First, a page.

The Gift will Support Exhibitions and Programs in NOMA’s Photography Department
NEW ORLEANS–The New Orleans Museum of Art (NOMA) announces a major fund and pledged endowment by Del and Ginger Hall of Chicago, Illinois, in support of the NOMA photography department. The fund will support and augment an ambitious set of exhibitions and programs in the department of photographs over the next five years, while the endowment will provide a foundation for the department’s activities in perpetuity. NOMA’s current exhibition New Photography: Create, Collect, Compile is the first endeavor supported in large part by the Halls’ contributions.
“Del and Ginger’s incredible generosity will help grow what is already one of NOMA’s greatest strengths: our photography program,” says Susan Taylor, Montine McDaniel Freeman Director. “By providing both immediate and long-term support, Del and Ginger are ensuring the present and future success of that program.”
An Emmy Award-winning news cameraman and film editor, Del Hall was born and raised in New Orleans. He began his career with WWL-TV and later went on to work on national and international assignments with CBS. With Ginger, Del ultimately founded a video production company in Chicago while simultaneously taking still pictures. Both he and Ginger remain devoted to the medium as a means of expression, documentation, and a way to look at and understand the world. Their work is guided by their belief in the power of photography as a tool for social change, especially in the hands of young people.
Del’s relationship with NOMA began years ago as a young boy when he would visit the museum. Over the years he has returned frequently, as a visitor, donor, and photographer: pictures that he produced of students visiting the museum in the 1960s are in NOMA’s permanent collection. The Halls’ connection to NOMA was recently renewed when, during a visit to the museum, Del and Ginger asked to meet with the Curator of Photographs, Russell Lord. “As anyone who knows them would testify, Del and Ginger are instantly charming, thoroughly generous, and great humanists,” said Lord. “Within the first few minutes of that chance encounter, it was clear that their devotion to both photography and people aligned perfectly with our department’s mission to tell an inclusive story about photography.” In the time since, the Halls have become regular attendees at museum events and are close with many museum staff members.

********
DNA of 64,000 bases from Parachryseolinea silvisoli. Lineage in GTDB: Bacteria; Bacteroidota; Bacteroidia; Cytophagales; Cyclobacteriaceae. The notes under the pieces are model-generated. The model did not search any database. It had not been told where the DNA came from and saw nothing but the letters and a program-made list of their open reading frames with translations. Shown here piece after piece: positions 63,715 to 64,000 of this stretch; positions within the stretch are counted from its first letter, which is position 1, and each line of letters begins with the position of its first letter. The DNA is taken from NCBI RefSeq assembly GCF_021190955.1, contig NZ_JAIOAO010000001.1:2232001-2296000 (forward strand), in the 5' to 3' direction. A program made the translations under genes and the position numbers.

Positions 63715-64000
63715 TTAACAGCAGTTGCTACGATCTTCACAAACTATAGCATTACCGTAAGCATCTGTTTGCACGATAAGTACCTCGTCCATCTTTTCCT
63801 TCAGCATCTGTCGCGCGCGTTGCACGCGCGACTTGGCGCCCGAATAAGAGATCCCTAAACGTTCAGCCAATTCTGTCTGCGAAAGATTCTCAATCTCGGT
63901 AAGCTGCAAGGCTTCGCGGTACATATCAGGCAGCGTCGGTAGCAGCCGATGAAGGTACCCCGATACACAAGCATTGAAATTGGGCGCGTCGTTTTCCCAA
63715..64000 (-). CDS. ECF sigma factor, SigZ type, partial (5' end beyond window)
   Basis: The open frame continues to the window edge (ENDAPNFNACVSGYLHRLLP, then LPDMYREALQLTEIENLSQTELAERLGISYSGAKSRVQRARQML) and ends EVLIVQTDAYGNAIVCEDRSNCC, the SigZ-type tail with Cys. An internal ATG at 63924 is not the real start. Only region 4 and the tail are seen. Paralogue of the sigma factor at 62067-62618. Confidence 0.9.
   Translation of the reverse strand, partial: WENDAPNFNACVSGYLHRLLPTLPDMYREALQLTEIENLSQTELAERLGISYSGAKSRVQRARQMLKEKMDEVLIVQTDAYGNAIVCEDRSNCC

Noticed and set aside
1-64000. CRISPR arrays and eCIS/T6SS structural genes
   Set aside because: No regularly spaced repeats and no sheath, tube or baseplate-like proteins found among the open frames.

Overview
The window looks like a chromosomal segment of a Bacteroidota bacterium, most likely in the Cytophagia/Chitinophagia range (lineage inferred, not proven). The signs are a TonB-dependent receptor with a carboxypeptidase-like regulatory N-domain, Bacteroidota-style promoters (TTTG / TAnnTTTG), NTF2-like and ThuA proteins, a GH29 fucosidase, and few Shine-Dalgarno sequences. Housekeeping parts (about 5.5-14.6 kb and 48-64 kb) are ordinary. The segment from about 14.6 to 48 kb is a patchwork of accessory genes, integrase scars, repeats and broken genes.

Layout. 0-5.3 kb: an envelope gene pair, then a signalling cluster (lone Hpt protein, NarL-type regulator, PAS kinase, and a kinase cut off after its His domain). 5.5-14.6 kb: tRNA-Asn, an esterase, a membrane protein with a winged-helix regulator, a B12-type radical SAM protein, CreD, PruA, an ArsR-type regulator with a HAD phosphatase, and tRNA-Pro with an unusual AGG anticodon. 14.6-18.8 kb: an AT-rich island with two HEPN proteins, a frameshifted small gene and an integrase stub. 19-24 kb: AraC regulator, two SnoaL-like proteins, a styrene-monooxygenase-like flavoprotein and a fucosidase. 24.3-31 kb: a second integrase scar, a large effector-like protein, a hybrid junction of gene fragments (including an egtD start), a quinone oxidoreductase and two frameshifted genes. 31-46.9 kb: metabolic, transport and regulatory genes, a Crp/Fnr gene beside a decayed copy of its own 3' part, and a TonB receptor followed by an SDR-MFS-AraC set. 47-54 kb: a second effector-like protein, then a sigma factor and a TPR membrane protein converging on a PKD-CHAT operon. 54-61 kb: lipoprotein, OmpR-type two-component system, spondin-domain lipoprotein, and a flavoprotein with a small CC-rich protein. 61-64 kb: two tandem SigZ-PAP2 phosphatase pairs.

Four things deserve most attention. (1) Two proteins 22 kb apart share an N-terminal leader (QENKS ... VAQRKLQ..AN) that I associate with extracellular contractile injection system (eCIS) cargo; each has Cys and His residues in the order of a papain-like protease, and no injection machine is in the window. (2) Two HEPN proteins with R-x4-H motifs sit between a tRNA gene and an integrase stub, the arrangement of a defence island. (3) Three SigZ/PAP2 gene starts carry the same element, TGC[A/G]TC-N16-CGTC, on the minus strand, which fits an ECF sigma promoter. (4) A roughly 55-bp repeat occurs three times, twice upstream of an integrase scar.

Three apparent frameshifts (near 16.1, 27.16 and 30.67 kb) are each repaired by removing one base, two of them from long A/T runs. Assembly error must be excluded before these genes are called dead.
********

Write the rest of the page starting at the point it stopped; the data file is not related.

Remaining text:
Del’s storied career is chronicled in Richard Campanella’s The Photojournalism of Del Hall: New Orleans and Beyond, 1950s-2000s (Baton Rouge: LSU Press, 2015). Segments produced by Del and Ginger have been introduced to the world by such esteemed figures as Walter Cronkite and Dan Rather. Their work took them around the world, but it is Del’s hometown of New Orleans that inspired the Halls’ strong sense of loyalty. Together, they recognized the impact that this important gift could have for the people of New Orleans.
About NOMA and the Besthoff Sculpture Garden
The New Orleans Museum of Art, founded in 1910 by Isaac Delgado, houses more than 40,000 works of art encompassing 5,000 years of history. Works from the permanent collection, along with continuously changing special exhibitions, are on view in the museum’s 46 galleries Thursday through Sunday, 10 AM to 6 PM. The adjoining Sydney and Walda Besthoff Sculpture Garden features work by more than 90 sculptures, including works from several 20th and 21st-century master sculptors. NOMA’s Besthoff Sculpture Garden is open to the public Wednesday through Sunday, 9:30 AM to 5 PM. The New Orleans Museum of Art and the Besthoff Sculpture Garden are fully accessible to handicapped visitors and wheelchairs are available from the front desk. Museum admission is free on Wednesdays for Louisiana residents, courtesy of The Helis Foundation. Children 12 and under receive free admission. Teenagers (ages 13-19) receive free admission courtesy of The Helis Foundation. Subscribe to NOMA’s newsletter.
NOMA’s Department of Photographs cares for and interprets a collection of over 15,000 works, ranging from the 1840s to the present and including examples made on all seven continents. It has grown substantially recently with the additions of the Dr. Russell Albright Collection (a contemporary photography collection of over 350 works), and the promised bequest of Tina Freeman (1,300 works spanning the history of photography).